The small pool of Olympic licensees with campaigns active in the fall of 2007 includes Jet Set Sports, which has exclusive rights to sell Olympic hospitality packages to Beijing, and merchandising companies XP Apparel and Roots.com.

For merchants, getting the governing Olympic Committee to approve merchandising deals can be a marathon of negotiations. James Connell, the director of e-commerce and new media for Roots.com, says merchandising Olympic apparel “… is complicated because you have people with competing interest in what the products look like and how it should be worn.” The retailer, which is based in Toronto, obtained a merchandising license from the USOC (United States Olympic Committee) instead of the IOC (International Olympic Committee) and can therefore only sell apparel online to consumers within the U.S., Connell says. Recruiting for new affiliates to sell products around the Beijing Olympics will begin in early 2008, according to Connell. Consumer promotions won’t start until about 100 days before the games begin, he notes.

Roots.com is partnering with existing sports sites, and Connell recommends that publishers add content about individual athletes’ performances and their lives to increase traffic. The company does not have marketing agreements with any USA Olympic teams or athletes currently, so they can’t sell USA Gymnastics bags, for example. In the past, the company has signed marketing agreements with individual athletes such as skater Apolo Ohno.

AT&T, a sponsor of the USOC, began its marketing activities in the summer of 2006, according to Mary O’Connor, the director of Olympic marketing for The Marketing Arm, which represents the company. In addition to the marketing programs with the USOC, AT&T also indirectly markets around the Beijing Olympics by supporting two USA Teams.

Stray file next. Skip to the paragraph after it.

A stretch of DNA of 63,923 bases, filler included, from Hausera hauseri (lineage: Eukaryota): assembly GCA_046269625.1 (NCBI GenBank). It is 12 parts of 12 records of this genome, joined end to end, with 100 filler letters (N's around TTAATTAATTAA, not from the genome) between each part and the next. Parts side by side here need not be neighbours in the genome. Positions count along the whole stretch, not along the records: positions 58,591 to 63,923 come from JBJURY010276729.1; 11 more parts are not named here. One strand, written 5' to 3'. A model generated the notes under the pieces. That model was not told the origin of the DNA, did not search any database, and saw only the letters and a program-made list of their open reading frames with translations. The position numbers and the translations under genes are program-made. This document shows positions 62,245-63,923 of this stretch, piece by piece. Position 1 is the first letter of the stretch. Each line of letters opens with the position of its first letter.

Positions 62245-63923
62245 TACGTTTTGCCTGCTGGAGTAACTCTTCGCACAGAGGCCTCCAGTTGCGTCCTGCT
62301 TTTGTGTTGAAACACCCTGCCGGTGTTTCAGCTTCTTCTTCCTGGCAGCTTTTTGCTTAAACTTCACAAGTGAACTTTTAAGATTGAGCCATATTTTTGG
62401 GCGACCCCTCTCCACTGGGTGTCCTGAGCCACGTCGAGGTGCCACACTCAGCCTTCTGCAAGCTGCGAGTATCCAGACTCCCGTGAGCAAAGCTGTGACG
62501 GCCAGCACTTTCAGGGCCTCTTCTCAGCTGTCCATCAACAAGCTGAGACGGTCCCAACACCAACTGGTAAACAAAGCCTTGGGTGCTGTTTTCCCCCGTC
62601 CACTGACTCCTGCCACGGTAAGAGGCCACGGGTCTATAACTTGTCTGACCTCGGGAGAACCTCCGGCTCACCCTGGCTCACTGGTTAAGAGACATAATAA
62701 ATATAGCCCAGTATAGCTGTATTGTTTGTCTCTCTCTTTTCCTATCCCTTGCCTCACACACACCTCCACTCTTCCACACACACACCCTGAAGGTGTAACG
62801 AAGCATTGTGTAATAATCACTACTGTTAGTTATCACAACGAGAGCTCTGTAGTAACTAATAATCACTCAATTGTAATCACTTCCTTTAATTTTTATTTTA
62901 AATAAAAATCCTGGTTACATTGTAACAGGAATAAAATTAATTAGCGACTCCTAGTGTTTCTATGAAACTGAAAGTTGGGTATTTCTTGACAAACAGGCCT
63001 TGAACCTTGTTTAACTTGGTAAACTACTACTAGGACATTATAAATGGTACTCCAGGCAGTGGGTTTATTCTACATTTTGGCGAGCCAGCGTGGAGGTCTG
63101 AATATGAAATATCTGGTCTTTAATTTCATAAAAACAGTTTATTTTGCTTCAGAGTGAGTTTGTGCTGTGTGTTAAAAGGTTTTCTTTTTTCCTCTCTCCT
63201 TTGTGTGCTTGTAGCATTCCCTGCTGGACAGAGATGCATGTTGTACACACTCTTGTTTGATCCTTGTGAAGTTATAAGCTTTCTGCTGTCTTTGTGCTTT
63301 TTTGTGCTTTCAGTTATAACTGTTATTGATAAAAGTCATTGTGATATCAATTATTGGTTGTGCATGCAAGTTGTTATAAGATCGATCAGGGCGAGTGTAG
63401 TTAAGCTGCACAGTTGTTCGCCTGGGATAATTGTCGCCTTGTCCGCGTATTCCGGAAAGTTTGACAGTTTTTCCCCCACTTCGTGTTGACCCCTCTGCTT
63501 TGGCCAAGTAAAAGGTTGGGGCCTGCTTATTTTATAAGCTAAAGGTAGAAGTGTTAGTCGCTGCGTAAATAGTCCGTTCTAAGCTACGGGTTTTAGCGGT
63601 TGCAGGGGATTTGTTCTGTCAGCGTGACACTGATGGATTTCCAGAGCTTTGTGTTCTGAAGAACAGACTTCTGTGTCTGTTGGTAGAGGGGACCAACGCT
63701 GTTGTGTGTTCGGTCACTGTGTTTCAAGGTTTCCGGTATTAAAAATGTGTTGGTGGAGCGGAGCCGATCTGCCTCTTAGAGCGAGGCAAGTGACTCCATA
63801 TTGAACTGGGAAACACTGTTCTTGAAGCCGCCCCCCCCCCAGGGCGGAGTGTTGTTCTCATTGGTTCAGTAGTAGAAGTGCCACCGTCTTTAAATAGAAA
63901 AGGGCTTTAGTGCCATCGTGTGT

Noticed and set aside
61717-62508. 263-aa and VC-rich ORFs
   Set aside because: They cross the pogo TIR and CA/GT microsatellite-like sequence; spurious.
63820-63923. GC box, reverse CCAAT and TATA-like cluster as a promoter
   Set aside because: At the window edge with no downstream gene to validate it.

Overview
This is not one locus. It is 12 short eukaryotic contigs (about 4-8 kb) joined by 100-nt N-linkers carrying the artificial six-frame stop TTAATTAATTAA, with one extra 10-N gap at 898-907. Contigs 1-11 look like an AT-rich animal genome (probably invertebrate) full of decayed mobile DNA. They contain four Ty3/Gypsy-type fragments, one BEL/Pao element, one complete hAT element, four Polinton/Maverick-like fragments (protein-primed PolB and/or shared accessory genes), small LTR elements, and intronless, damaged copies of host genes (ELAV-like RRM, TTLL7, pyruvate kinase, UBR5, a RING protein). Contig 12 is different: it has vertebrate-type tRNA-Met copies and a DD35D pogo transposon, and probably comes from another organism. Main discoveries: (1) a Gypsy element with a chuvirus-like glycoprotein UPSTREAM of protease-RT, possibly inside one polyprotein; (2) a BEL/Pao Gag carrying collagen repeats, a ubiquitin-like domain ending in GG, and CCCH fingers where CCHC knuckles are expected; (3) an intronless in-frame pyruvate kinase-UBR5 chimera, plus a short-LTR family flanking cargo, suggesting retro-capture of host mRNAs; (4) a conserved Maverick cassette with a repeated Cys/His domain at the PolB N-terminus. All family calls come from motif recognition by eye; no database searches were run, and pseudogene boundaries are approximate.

Though marketers who partner with USA Teams cannot use the Olympic Rings or Beijing logos, they gain an association with teams and sports that have fans that match the attractive Olympic demographic. AT&T’s “Blue Room” website tracks the year-round exploits of the USA Diving and Gymnastics teams. The site provides results of pre-Olympic competitions and behind-the-scenes videos of the participants in training to engage the audience with the personalities, O’Connor says. The website will encourage fans of gymnastics to start talking about Team USA’s prospects for success in early 2008, in hopes that “the passion can come around Beijing,” accord

ing to O’Connor.

Amateur sports enthusiasts “have no mainstream outlet for their sports” and are hungry for content, according to Matthew Pace, a partner and chairman of the sports business at the law firm of Duval & Stachenfeld. Pace, who previously worked on Olympic marketing for General Motors at agency Eventworks, says marketing to a fan base can create an affinity. For example, if an automotive company sponsors the USA Swim Team and the fan also likes that sport or team, then he or she is more likely to buy from the company, Pace says.